Environmental crimes have been rampant in the Brazilian Amazon in recent years. In 2021 alone, more than 13,000 square kilometres of the country’s portion of the rainforest were lost, the highest one-year figure since 2006, according to government data. Research shows that more than 90% of this deforestation was illegal, and that almost a third took place on public lands.
Cattle ranching remains the main driver of deforestation in the Amazon. In second place is soybean agriculture, which has advanced in an accelerated manner, with a planted area that has increased tenfold in the region over the last two decades. Scientists estimate that soy farming has been responsible for 10% of deforestation in South America.
While most of the beef produced in the Brazilian Amazon is destined for the domestic market, 52% of the country’s soy output is exported, with 80% of these exports going to China, compared to 9.5% to Europe. Therefore, the economic and environmental importance of China for Brazil cannot be underestimated.
Our new study suggests that the progressive increase in Brazilian exports of primary products to China over the last two decades may have significantly contributed to the scale of deforestation in the Amazon. The analysis compared more than two decades’ worth of public data on foreign trade and deforestation rates from 219 municipalities in the Amazon that exported commodities to China.
While these impacts seem obvious, they are difficult to quantify and should be interpreted with caution, since other factors also influence the phenomenon. As we have noted, deforestation caused by conversion of forest to pasture and planted areas also feeds the domestic market and, in addition, deforestation can occur indirectly through the creation of transport infrastructure.
As the main consumer of agricultural products exported by Brazil, China has a vital role to play in ensuring the success of international efforts aimed at reducing environmental crimes in the Amazon. Export-oriented agribusiness puts pressure on the forest and intensifies land conflicts and violence in the rural areas. International cooperation is a way to build a more transparent and responsible economic development policy at every link in the supply chain.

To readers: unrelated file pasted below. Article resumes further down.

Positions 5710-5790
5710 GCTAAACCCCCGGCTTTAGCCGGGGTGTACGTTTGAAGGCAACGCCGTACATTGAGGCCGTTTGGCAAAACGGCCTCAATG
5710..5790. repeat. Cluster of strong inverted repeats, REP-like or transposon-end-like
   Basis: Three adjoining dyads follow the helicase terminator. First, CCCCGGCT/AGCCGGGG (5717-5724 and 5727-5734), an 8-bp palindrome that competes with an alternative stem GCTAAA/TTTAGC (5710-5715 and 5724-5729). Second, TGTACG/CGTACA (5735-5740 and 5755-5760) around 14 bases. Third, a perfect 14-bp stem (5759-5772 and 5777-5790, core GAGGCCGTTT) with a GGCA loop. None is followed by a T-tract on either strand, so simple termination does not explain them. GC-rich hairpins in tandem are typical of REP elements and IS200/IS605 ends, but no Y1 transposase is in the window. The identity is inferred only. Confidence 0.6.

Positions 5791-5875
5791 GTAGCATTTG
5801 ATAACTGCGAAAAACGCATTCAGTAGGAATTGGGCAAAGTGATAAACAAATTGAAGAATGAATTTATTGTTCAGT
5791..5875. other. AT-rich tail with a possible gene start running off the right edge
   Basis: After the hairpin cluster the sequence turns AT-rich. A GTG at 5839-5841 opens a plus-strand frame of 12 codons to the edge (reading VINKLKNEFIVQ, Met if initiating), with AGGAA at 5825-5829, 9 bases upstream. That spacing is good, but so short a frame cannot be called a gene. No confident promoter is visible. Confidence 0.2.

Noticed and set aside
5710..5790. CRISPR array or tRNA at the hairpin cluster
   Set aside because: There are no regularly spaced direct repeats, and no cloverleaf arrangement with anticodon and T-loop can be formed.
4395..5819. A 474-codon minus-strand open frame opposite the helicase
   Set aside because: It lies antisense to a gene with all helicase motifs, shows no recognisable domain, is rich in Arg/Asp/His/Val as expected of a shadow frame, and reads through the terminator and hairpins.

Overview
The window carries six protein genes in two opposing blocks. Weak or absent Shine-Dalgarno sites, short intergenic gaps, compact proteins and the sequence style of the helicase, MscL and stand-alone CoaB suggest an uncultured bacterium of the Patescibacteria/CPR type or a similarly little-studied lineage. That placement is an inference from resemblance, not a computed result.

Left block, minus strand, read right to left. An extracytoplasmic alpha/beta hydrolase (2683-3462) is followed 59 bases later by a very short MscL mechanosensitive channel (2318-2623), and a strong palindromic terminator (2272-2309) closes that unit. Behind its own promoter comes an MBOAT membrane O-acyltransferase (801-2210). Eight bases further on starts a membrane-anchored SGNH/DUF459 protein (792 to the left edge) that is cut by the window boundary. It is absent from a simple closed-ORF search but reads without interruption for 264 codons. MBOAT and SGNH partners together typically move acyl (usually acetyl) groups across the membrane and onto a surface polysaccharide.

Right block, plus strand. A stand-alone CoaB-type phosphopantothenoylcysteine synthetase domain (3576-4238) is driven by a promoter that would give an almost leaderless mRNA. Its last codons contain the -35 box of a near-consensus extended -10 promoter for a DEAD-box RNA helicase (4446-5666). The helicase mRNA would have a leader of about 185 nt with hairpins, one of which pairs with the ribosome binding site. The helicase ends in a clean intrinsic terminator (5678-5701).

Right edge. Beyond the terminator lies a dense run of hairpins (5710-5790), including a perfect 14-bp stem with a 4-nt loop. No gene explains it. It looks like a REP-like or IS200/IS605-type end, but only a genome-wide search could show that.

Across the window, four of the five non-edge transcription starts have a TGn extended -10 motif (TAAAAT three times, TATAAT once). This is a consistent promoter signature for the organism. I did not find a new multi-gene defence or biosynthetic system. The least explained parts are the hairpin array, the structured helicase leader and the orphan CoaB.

Seeking cooperation on deforestation
As a signatory to the Paris Agreement, China, like Brazil, is under pressure to reduce its carbon emissions, particularly those arising from the use of coal for electricity generation.
In 2020, Chinese President Xi Jinping promised that the country’s emissions would peak before 2030 and reach carbon neutrality before 2060. But these pledges and agreements only cover domestic emissions – only part of the problem for China and other big emitters, with international imports and investments having a huge impact on emissions around the world, including those linked to deforestation.
The Chinese government has already signalled that it plans to combat deforestation in commodity-producing countries. Meanwhile, soybean trading company COFCO, China’s largest commodity trader, has committed to eliminate deforestation from its supply chain in the Amazon, Cerrado and Gran Chaco biomes by 2030.
The Chinese government has already signalled that it plans to combat deforestation in commodity-producing countries
Among the indirect effects of Chinese investment in products exported from northern Brazil is the strengthening of Brazilian agribusiness. Since the sector has significant influence on Brazil’s internal politics, pressure has been exerted to force through environmentally damaging legislative and administrative changes – in particular the relaxation of environmental permit requirements and attempts to open up Indigenous territories and other protected areas to extractive activities. Impacts have also been seen in relation to Chinese financing for large-scale infrastructure projects, including the construction of railways by Chinese companies for the transportation of livestock and other agricultural resources.
To reduce the direct and indirect socio-environmental impacts of commodity production for export, the Brazilian government must establish more effective mechanisms to ensure the traceability and sustainability of supply chains with an environmental footprint in the Amazon. The administration’s agro-environmental planning should also take into account environmental and climate risk management and include incentives for those engaged in responsible forest management and smaller-scale family agriculture. Doing so will help combat environmental crime as well as protecting food sovereignty and fair trade – essential ingredients for ensuring the continuity of working families in the countryside, including traditional peoples and communities.
Negotiating a bilateral political declaration with China, with commitments from both sides to strengthen bilateral cooperation to prevent and combat deforestation and promote supply chains free from environmental crime, is another route Brazil should take to promote a development model aligned to sustainability and climate justice in the Amazon.